Born in Dar-es-salaam, Tanzania, I grew up in Oman. I discovered my love for the creative arts early and studied creative writing and drama in high school. After graduating high school I found myself calling Malaysia my new home.There, I starred in my first ever Malaysian tele-movie as a feature entitled ‘Monalisa’ directed by Stu Zardin, which was somewhat, unprecedented for a black woman in an Asian country.
In hind- sight, I am realizing more and more plainly that throughout my life that I have never fit in, as an African girl in the Middle East I stuck out like a sore thumb! My “uniqueness” was always highlighted and sometimes, not in the most positive ways. I faced some bullying for both my race and my size, (oh did I not mention that I was and still am a little on the chubbier side).
Yet, still my parents and family encouraged me to pursue my passion and focus on my strengths. After graduating and leaving Malaysia one of my main supporters and encouragers, my mother, passed away after becoming ill. Not wanting to be away from my family, I got a job in Oman, where my father still works and resides. It is because of him that I am where I am. I couldn’t have asked for a better Dad and male role model!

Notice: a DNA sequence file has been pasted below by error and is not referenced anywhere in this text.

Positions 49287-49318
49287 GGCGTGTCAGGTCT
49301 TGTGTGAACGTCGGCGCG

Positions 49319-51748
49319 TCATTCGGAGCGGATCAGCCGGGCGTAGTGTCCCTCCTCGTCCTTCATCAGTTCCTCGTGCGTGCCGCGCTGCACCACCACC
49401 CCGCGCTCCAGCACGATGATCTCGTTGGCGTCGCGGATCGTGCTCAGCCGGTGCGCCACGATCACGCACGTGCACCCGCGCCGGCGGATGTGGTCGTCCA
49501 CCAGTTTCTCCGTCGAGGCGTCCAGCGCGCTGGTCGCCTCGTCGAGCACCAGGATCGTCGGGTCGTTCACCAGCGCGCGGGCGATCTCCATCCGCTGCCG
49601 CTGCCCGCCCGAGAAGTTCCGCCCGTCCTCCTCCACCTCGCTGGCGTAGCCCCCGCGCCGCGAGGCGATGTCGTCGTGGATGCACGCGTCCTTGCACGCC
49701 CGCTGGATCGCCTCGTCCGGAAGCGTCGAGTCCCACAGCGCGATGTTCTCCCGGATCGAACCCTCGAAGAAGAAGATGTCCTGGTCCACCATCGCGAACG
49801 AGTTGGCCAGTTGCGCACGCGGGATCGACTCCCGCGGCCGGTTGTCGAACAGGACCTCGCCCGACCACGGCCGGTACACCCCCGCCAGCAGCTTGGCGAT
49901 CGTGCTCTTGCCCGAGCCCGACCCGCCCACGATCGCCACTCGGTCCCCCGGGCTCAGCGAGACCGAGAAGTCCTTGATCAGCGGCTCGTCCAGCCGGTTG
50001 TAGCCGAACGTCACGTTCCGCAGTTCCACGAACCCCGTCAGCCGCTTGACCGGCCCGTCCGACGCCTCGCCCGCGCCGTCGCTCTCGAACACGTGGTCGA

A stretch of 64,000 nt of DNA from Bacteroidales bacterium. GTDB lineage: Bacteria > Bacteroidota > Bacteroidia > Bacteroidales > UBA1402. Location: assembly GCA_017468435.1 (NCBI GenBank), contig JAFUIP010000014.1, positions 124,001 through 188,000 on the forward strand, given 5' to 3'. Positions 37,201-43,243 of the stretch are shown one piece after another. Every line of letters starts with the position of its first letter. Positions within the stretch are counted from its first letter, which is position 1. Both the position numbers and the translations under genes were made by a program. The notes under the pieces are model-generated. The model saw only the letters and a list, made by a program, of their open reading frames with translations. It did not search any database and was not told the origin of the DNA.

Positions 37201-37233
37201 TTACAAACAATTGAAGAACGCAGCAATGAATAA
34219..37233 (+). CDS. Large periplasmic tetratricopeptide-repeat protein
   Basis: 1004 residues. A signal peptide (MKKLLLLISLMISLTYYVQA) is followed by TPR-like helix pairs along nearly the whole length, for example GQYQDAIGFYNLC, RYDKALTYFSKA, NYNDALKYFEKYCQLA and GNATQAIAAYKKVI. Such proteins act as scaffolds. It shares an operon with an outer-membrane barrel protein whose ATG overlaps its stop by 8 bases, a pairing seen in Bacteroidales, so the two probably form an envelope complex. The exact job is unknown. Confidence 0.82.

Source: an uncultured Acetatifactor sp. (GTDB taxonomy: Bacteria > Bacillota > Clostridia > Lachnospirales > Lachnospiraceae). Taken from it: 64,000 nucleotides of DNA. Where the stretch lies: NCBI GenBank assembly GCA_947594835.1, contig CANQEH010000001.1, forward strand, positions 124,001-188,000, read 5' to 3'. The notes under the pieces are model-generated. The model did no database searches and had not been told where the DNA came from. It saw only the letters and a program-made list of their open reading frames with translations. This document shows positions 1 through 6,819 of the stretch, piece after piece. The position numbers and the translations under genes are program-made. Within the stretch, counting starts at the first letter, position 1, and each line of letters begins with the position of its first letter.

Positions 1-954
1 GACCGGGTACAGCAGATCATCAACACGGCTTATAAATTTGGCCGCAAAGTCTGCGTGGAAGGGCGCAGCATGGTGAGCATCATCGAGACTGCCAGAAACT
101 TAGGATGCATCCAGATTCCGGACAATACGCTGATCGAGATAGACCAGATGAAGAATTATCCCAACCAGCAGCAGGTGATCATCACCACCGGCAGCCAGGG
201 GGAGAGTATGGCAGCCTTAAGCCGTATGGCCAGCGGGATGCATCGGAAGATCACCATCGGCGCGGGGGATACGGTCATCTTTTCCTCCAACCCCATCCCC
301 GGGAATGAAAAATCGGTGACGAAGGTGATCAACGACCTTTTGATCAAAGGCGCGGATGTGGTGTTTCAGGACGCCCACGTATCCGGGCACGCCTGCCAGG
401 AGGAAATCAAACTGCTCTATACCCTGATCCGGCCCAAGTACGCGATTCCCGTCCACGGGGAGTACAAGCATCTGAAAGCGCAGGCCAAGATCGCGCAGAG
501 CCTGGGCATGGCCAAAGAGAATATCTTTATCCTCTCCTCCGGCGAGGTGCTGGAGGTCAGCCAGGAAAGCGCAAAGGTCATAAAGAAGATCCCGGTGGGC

I worked as a journalist and a radio jockey and my passion for the entertainment industry allowed me to forge my own path on to the thrilling and fulfilling pasture of entertainment in Hollywood. Now, I live in North Hollywood and go by my stage name Charlie Cakes as a thriving artist establishing my career as an entertainer and author.
However, I would be remiss if I did not mention that my passion for the arts is seconded by my passion to serve. I am a believer and follower of Jesus Christ and I have always been an advocate for human rights. Living in Hollywood has shed light on the immense homelessness situation and the poverty that exists behind the lens of any Hollywood set can be very daunting and unexpected, this prompted me to start volunteering to feed the homeless which is part of my platform as I reign as Miss Africa America. I do not take lightly the fact that I do not look like the typical pageant queen and I aim to highlight this fact to spread the idea of inclusivity when it comes to beauty standards.